Dogged pursuit: Son's persistence spurs CID probe into farmer's decade-long disappearance

Venkataramanappa, then 50 years old, disappeared from a court in Anekal on August 14, 2014. The Anti-Human Trafficking Unit is treating the case as one of kidnapping.
Last Updated : 29 May 2024, 20:11 IST
Last Updated : 29 May 2024, 20:11 IST

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Bengaluru: Police are intrigued by the disappearance of a farmer from Anekal, who went missing in 2014 without a trace. The case would have been closed if not for the relentless follow-ups by the man's son. Raghu has now persuaded the state police chief to transfer the case to the Criminal Investigation Department (CID).

The Anti-Human Trafficking Unit is treating the case as one of kidnap.  Police say they did everything to trace Venkataramanappa.

They scoured unidentified bodies all over South India, interrogated more than 15 people, ran numerous fingerprint tests, put three suspects through lie detection tests, checked bank account details, conducted Aadhaar identification tests, and examined unidentified bodies found on railway tracks, but found no clue. 

Venkataramanappa, then 50 years old, disappeared from a court in Anekal on August 14, 2014. After three days of unsuccessful searches, Raghu filed a missing person report with the Anekal police on August 17. On August 25, he expressed suspicion about a particular individual, and the complaint was reclassified as a kidnapping case. 

The case was subsequently transferred to the Jigani police station, then to the Bengaluru District Crime Branch and later to the CEN police of the Bengaluru Rural district. However, each investigation yielded no leads. 

An officer involved in the investigation told DH that unnatural death reports (UDRs) from the neighbouring districts of Chikkaballapur, Ramanagar and Kolar were reviewed, and all road accidents in these districts were examined, but no clues were found. 

Eventually, the Deputy Superintendent of Police (DySP) took over the case and was preparing to file a closure report when the Superintendent of Police (SP) decided to make one last effort. The SP obtained Venkataramanappa’s fingerprint from an old document, recreated it and compared it with fingerprints from unidentified bodies in neighbouring states, but no matches were found.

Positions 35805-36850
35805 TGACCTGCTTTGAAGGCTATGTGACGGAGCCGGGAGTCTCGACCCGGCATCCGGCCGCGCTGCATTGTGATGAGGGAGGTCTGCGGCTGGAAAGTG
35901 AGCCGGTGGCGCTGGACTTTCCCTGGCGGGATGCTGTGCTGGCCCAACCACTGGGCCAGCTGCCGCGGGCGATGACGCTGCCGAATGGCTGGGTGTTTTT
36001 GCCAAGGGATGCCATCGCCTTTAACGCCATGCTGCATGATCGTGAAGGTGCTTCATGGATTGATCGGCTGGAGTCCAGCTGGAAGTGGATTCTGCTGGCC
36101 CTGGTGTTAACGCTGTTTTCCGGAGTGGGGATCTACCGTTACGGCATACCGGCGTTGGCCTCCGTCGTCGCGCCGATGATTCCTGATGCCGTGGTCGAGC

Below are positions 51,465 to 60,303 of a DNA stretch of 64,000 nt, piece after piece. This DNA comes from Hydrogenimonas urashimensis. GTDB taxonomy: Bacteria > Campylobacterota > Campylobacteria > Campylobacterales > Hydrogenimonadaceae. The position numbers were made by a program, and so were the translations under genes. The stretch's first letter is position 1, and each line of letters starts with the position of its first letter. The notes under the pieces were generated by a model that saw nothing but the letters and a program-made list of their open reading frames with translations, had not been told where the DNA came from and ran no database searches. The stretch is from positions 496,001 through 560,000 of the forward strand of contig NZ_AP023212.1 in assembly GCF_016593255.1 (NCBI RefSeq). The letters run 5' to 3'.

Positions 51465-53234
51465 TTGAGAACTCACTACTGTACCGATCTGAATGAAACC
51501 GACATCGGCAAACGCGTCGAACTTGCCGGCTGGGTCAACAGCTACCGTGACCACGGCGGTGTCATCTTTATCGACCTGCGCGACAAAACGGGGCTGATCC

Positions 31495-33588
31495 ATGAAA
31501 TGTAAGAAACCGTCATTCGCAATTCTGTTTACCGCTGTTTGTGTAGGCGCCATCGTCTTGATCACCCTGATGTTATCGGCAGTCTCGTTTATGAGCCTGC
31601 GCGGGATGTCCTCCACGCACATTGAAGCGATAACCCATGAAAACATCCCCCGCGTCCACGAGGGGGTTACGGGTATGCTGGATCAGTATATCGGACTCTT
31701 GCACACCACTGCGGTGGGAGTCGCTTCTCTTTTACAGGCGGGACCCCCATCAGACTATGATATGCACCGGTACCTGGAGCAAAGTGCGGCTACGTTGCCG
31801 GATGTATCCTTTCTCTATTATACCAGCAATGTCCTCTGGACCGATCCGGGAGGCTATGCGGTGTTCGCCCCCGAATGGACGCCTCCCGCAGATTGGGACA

During the investigation, more than 30 people were questioned. Based on Raghu’s suspicions, three individuals underwent lie detector tests, all of which returned with negative results. A special team was formed by the DySP to investigate further, but no new leads emerged. 

In addition to lie detector tests, brain mapping tests were conducted on the suspects.

Details of Venkataramanappa’s disappearance were sent to Tamil Nadu, Kerala, Andhra Pradesh and Telangana. Fingerprint and forensic tests on unidentified bodies were performed, but no matches were found.

The CID also contacted the UIDAI nodal officer to check for any modifications to Venkataramanappa’s Aadhaar card, but no such changes were reported. Investigations into new bank accounts opened using Venkataramanappa’s ID proofs also drew a blank. 

Despite the setbacks, Raghu remained hopeful and escalated the matter to higher authorities. "I met the Additional Director General of Police (Crime), and he suggested that I write to the Director General of Police (DGP). After two letters, the DGP finally transferred the case to the CID," he told DH

A senior police officer monitoring the case said they were conducting another round of lie detector tests on the same three suspects, and the results were awaited. 

Raghu's persistence, despite being a farmer from a small town, has spurred the persistent investigation. He has also sought help from the chief minister and the home minister. 

While Venkataramanappa's disappearance remains a mystery, Raghu’s persistence has ensured that the investigation continues from all possible angles. 

Published 29 May 2024, 20:11 IST

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